It was so unpleasant I never want to experience it again. But of course I will. Car crash moments are an inevitable consequence of appearing in the public eye — especially if like me you’re one of those chancers who prefers to leave everything to the last minute in the hope you can wing it using a mixture of charm, impish humour, and nuggets of vaguely relevant info snatched on the hoof from the recesses of your memory.
More often than not this technique works. It’s one of the reasons Oxbridge graduates tend to do well in this shallow culture of ours: their education essentially entails spending three or four years being trained in the art of bullshit.
But when you’re up against a relentless inquisitor like the BBC’s Andrew Neil it’s no use at all. He’s not there to discover how amusing you are or how eloquently you can fill the dead air. He just wants a straight answer to the question.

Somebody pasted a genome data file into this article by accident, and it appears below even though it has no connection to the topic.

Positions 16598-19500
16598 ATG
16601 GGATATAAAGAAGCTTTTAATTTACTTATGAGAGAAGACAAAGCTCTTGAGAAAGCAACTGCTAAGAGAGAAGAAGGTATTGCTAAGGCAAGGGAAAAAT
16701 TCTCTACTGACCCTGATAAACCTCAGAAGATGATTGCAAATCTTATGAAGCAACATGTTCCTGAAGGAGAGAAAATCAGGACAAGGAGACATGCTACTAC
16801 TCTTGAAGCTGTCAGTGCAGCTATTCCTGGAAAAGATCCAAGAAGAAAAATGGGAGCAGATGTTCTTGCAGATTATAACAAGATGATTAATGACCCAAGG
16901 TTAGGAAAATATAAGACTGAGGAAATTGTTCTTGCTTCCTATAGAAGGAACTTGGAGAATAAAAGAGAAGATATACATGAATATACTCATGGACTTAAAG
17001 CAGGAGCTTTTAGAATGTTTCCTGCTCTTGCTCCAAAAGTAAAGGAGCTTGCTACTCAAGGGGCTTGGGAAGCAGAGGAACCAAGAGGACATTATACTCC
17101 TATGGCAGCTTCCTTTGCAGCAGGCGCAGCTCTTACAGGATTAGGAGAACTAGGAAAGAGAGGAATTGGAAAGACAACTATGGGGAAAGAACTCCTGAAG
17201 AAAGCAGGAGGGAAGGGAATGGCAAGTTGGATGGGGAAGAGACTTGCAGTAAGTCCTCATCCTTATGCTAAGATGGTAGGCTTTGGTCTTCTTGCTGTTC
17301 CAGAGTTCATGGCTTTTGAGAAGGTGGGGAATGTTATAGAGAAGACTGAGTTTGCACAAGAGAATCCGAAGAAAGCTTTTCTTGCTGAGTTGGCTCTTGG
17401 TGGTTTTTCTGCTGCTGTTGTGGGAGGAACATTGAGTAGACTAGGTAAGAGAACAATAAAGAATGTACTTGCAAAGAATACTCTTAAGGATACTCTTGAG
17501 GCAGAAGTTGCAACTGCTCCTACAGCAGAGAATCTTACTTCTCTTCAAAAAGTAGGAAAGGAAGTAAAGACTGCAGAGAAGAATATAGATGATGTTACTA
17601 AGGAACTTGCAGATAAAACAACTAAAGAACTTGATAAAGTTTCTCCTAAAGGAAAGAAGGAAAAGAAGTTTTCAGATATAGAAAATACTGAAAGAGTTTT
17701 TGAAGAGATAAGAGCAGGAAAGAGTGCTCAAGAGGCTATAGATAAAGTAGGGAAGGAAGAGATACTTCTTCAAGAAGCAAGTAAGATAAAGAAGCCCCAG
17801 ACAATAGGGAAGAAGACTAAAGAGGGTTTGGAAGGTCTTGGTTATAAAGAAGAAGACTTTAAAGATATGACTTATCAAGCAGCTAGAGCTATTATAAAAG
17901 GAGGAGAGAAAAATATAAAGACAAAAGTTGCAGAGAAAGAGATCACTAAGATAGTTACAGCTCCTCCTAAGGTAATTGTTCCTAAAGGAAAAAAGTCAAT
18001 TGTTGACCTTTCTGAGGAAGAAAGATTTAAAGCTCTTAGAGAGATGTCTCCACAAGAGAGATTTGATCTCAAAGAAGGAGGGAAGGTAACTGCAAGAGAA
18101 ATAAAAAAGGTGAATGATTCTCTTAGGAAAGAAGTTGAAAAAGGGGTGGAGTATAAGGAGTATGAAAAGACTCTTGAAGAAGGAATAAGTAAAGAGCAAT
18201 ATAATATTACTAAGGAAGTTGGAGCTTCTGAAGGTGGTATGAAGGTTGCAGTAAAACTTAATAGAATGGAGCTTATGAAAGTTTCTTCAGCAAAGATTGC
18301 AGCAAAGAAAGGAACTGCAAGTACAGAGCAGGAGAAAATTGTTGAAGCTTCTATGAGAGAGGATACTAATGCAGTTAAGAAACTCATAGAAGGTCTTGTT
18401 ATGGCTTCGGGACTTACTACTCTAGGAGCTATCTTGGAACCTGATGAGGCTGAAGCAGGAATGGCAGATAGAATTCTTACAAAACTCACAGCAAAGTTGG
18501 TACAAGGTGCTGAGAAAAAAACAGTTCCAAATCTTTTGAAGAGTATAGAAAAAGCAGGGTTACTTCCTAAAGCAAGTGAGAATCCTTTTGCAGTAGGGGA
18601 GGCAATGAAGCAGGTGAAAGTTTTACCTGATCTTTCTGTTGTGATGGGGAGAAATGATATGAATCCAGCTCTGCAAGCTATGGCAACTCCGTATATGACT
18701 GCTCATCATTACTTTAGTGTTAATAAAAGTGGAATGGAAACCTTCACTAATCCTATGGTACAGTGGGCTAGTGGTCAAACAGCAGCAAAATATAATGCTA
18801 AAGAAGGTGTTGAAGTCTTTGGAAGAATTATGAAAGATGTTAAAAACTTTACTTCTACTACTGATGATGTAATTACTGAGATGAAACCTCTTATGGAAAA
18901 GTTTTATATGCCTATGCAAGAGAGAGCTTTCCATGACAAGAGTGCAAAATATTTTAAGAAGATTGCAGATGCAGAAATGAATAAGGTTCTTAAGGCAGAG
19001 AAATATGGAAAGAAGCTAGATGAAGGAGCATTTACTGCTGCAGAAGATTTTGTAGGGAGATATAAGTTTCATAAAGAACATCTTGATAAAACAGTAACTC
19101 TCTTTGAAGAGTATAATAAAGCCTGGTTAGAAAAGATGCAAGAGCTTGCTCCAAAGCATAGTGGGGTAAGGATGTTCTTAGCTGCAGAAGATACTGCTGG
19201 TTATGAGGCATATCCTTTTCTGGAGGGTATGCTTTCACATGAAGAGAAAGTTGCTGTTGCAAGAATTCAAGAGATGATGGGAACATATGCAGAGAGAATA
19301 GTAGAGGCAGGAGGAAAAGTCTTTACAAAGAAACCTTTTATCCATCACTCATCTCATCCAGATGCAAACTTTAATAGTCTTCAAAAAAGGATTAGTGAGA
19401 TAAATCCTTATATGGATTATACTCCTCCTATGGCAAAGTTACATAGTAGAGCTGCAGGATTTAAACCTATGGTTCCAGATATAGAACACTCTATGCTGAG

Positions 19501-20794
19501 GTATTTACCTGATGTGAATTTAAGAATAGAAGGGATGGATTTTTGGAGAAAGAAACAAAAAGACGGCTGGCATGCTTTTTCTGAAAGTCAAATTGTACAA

In a way Delingpole’s three paragraphs could just as easily sum up Brexit: a project pushed by “chancers” who are “trained in the art of bullshit” and “who prefer to leave everything to the last minute in the hope you can wing it”. That is, until they come up against an EU negotiator like Michael Barnier who consistently points out that the EU is a rules-based organisation and who wants hard answers to hard questions. The EU is no country for bullshit artists.
So, how do you deal with verbal wordstorms, like the ones we saw this week, from “chancers” who are “trained in the art of bullshit” in real-world negotiations that will impact greatly on the lives of ordinary people?
In the words of William Ury, one of the authors of Getting to Yes you “go to the balcony”. In Getting Past No Ury writes: